Sweetbitter

After reading Stephanie Danler’s Sweetbitter, I think that I am a different person than I was before I started it. That’s the power of books, you know. You live a whole other life within them and whether there are any physical differences or not, you are forever changed.Sweetbitter was better than I could have ever imagined. I was captivated and honestly could have finished the book in 24 hours if I didn’t have other responsibilities.

From the deckled edge to the narrative voice, the book is young, rough, raw and full of emotion. Danler manages colorful descriptions from the biting cold of winter to the feel of sunlight peaking over the horizon as you stumble home from a night out. In 352 pages, you see New York City with the wide eyed innocence of 20-something year old Tess. You understand her desire to escape her small town life, become free and experience life for the wild ride that it truly is. Danler intentionally uses the changing seasons, various platters and flavors and the people in her life to set the stage for all the life experiences that Tess will go through. She will be changed forever and you know it from the beginning and eagerly hang on for the ride.

Danler has set the bar pretty high for her debut novel and I cannot wait to read what she comes up with next. I would recommend this for anyone looking for a good, captivating read but more specifically for 20-something-year-olds with an insatiable sense of adventure.

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Gone girl

Yay! I have officially read my first thriller/suspense novel, Gillian Flynn’s Gone Girl. It was an amazing read. I think it may have been one of the first books within the suspense/thriller genre that I’ve read. I’m surprised I haven’t read more books in that genre given that it’s my favorite genre for film and television. It was thoroughly suspenseful and made it difficult at times to set the book down.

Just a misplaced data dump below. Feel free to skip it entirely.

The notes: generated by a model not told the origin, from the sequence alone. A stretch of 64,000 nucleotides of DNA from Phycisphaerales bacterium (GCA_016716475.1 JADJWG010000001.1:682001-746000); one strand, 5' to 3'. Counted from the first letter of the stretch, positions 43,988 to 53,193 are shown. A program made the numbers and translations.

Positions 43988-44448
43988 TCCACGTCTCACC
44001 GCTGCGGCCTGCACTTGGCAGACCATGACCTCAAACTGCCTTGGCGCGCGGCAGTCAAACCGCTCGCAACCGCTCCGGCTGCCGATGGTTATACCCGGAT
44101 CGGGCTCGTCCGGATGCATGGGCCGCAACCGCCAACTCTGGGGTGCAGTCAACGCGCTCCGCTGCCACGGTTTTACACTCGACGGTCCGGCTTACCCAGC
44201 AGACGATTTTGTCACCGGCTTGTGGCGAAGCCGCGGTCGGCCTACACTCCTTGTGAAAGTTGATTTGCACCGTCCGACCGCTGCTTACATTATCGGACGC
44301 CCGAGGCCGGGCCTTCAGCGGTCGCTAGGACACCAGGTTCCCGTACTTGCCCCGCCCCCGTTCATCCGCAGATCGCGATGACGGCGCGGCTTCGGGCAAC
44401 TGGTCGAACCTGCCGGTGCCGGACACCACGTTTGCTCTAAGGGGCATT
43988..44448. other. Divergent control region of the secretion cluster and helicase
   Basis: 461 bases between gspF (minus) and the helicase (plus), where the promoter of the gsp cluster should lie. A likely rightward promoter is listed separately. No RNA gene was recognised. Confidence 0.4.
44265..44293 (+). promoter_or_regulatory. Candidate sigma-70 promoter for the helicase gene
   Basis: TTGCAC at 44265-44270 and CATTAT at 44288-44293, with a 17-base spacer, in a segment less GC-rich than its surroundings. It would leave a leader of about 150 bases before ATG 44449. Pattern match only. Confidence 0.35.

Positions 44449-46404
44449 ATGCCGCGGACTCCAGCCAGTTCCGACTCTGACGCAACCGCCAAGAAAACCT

I was so captivated by the book. I had heard rumors about the books and had friends who read the book in previous years and highly recommended it. I’m so glad they did. Flynn does an effortless job of switching the narrative voice between the two main characters: Nick Dunne and Amy Elliott Dunne. Flynn intentionally feeds the reader bits and pieces of information in order to slowly guide your opinion on the two characters and what exactly the truth is. As you begin to formulate concrete opinions on the characters is when Flynn throws a twist to the reader that shatters all of their preconceived notions of the characters. It was what a plot twist should always be – original and completely unexpected. I love that Flynn chooses to make the narrators write and appeal to the reader as a third party weighing in on the circumstances at hand. She has an uncanny handle on the full complexities of her characters to the point that they could be real people. It’s flawless. I’m disappointed that it took me this long to read this book but it was an enjoyable read and has definitely jumped onto a list of some of my favorite authors. I am now adding the rest of Flynn’s books to my list of must-reads. I would definitely recommend this book for any and all readers.